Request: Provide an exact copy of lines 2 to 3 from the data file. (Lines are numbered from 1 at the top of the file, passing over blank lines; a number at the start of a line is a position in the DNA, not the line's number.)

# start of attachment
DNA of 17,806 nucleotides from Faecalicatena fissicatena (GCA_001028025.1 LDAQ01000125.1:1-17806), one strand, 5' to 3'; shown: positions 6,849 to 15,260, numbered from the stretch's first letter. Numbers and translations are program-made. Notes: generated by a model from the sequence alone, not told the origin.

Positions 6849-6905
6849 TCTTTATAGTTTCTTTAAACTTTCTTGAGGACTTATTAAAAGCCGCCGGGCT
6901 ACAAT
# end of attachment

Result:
Positions 6849-6905
6849 TCTTTATAGTTTCTTTAAACTTTCTTGAGGACTTATTAAAAGCCGCCGGGCT